Image: Red sage, also known as danshen, has many uses in traditional Asian medicine

(Natural News) Red sage (Salvia miltiorrhiza) is one of the most widely used herbs in traditional Chinese medicine. The dried root of red sage is known as danshen. These days, danshen is slowly gaining recognition in the health community, thanks to its multiple health benefits. In a study published in the Chinese Journal of Natural Medicines, researchers from the Beijing University of Chinese Medicine gathered the latest studies on the chemical properties, health benefits, traditional and modern uses, and potential side effects of danshen.

Danshen has been used in TCM for over two millennia

Like many herbs used in traditional Chinese medicine, danshen has been widely used and studied for well over 2,000 years. In the first Chinese materia medica, danshen was noted for its ability to treat carbuncles and insomnia and improve blood circulation. Today, the herb is still used for the same purposes. It is also used to promote menstrual discharge and relieve restlessness of the heart. Danshen can treat conditions ranging from chest pain due to lack of blood flow (angina pectoris) to qi stagnation and blood stasis. The latest version of the Chinese Pharmacopoeia, China’s official compendium of drugs, lists the following clinical uses for different preparations that include danshen:

  • Danshen tablet – treats complications arising from coronary heart disease, including angina pectoris and irritability
  • Compound danshen tablet (Fu fang danshen pian) – a tablet made of danshen, Chinese ginseng, and camphor; used for treating chest distress and angina pectoris
  • Danqi tablet – a tablet that combines danshen and Chinese ginseng; used for treating vertigo, headaches, and dysmenorrhea
  • Dianxi granule – a blend of danshen, ox knee herb, tian ma, moutan peony, Chinese peony, Szechuan lovage, Rehmannia, horny goat weed, mulberry mistletoe, cape jasmine, sicklepod, and cannabis; used for treating stroke-related kidney problems

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In their paper, the researchers listed a total of 201 compounds found in danshen by previous studies. They divided these compounds into several groups: Diterpenoids refer to those that have a core structure of 20 carbon atoms arranged in rings. These compounds are some of the major bioactive components in danshen, thanks to their multiple pharmacological properties. Water-soluble phenolic acids, on the other hand, are responsible for the herb’s antioxidant and anti-inflammatory activities. Other components include essential oils, triterpenoids, flavone, amino acids, and many more. (Related: Red sage, also known as Chinese sage, found to protect the kidneys of people with severe acute pancreatitis and obstructive jaundice.)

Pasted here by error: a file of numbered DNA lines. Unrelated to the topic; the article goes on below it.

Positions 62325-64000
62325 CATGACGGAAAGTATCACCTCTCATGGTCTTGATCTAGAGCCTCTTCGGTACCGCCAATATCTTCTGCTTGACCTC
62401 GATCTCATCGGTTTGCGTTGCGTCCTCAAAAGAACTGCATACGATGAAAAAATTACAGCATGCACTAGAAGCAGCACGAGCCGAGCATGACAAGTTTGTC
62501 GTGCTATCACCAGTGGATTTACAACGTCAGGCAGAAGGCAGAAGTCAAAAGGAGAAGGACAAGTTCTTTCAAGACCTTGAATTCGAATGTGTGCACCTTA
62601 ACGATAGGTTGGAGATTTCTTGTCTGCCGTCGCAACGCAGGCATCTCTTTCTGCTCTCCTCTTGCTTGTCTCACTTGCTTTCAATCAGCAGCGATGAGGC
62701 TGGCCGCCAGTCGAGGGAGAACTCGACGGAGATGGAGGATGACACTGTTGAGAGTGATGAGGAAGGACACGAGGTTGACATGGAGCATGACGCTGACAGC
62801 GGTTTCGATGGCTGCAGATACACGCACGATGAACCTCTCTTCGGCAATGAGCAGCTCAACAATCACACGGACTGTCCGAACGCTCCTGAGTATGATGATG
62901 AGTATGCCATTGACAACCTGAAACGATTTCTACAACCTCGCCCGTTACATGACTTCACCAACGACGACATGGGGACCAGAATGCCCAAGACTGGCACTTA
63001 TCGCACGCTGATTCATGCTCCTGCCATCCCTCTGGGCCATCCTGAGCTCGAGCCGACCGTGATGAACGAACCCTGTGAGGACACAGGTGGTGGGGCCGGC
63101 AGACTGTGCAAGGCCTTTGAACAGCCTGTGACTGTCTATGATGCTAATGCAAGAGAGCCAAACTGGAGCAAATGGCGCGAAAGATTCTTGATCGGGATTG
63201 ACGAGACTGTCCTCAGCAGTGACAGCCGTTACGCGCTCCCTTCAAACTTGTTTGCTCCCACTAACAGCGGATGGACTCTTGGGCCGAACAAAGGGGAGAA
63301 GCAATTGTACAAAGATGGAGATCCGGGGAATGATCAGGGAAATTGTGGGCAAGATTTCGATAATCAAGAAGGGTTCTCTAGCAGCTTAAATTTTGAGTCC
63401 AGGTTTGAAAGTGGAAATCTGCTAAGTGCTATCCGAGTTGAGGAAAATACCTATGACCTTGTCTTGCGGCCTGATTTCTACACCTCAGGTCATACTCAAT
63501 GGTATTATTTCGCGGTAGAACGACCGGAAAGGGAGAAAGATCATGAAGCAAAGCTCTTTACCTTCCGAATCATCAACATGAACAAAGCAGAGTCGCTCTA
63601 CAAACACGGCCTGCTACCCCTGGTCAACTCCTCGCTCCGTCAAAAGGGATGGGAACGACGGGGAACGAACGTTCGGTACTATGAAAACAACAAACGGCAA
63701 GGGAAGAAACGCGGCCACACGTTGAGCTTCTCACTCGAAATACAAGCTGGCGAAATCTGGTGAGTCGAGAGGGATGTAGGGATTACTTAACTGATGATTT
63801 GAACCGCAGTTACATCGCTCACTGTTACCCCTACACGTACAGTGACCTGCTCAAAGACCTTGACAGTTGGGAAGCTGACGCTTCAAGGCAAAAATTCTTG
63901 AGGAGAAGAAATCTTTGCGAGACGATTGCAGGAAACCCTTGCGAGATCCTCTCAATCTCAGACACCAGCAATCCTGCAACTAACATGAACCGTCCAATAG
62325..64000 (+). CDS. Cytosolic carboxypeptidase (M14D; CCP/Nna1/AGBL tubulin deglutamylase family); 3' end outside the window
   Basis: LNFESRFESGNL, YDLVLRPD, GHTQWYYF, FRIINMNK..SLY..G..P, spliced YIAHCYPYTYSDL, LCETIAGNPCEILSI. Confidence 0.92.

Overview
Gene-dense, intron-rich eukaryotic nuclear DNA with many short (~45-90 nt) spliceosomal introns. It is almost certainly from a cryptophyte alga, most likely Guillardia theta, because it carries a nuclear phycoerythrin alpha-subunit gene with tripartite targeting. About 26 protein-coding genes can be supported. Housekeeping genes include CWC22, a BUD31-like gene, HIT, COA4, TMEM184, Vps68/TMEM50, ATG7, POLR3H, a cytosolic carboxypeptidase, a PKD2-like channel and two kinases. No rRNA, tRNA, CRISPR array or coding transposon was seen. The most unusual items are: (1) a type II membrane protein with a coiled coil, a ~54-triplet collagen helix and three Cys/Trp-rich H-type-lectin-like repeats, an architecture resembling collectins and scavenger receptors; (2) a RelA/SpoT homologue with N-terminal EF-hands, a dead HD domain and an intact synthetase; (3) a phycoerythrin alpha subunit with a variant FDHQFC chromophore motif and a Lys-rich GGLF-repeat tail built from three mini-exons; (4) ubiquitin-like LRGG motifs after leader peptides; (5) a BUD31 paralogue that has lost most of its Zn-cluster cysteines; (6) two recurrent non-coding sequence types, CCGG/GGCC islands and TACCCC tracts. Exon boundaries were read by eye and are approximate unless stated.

An herb packed with multiple health benefits

For their review, the researchers pored over studies that investigated the pharmacological properties of danshen. These beneficial properties include:

  • Anti-inflammatory – According to a recent study, the phenolic acid known as salvianolic acid B, which is present in the aqueous ethanol extract of danshen, can inhibit the activation of the pro-inflammatory protein tumor necrosis factor-alpha (TNF-a) in human aortic endothelial cells. This makes it a potential agent in treating vascular inflammatory diseases.
  • Antioxidant – Phenolic acids and tanshinones present in danshen are known for their ability to prevent oxidative stress — a precursor of chronic diseases. These two types of compounds also have cardioprotective properties: Salvianolic acids can protect the heart and the vascular system from the effects of oxidation, while tanshinone IIA can alleviate stroke-related injuries. Tanshinone IIA can also protect the liver from cirrhosis.
  • Antidiabetic – Multiple studies have shown that danshen possesses therapeutic potential against diabetes, a major chronic disease that affects many people in developing and developed countries. In an animal study, treatment with danshen for one month improved symptoms in diabetic rats.

The authors of the review are hopeful that their paper will encourage researchers to further study danshen, in particular, how it can be further improved as a medicine so that it can be used in clinical practice in the future.

Learn more about danshen and other herbs used in TCM at ChineseMedicine.news.

Sources include:

Science.news

Reader.Elsevier.com


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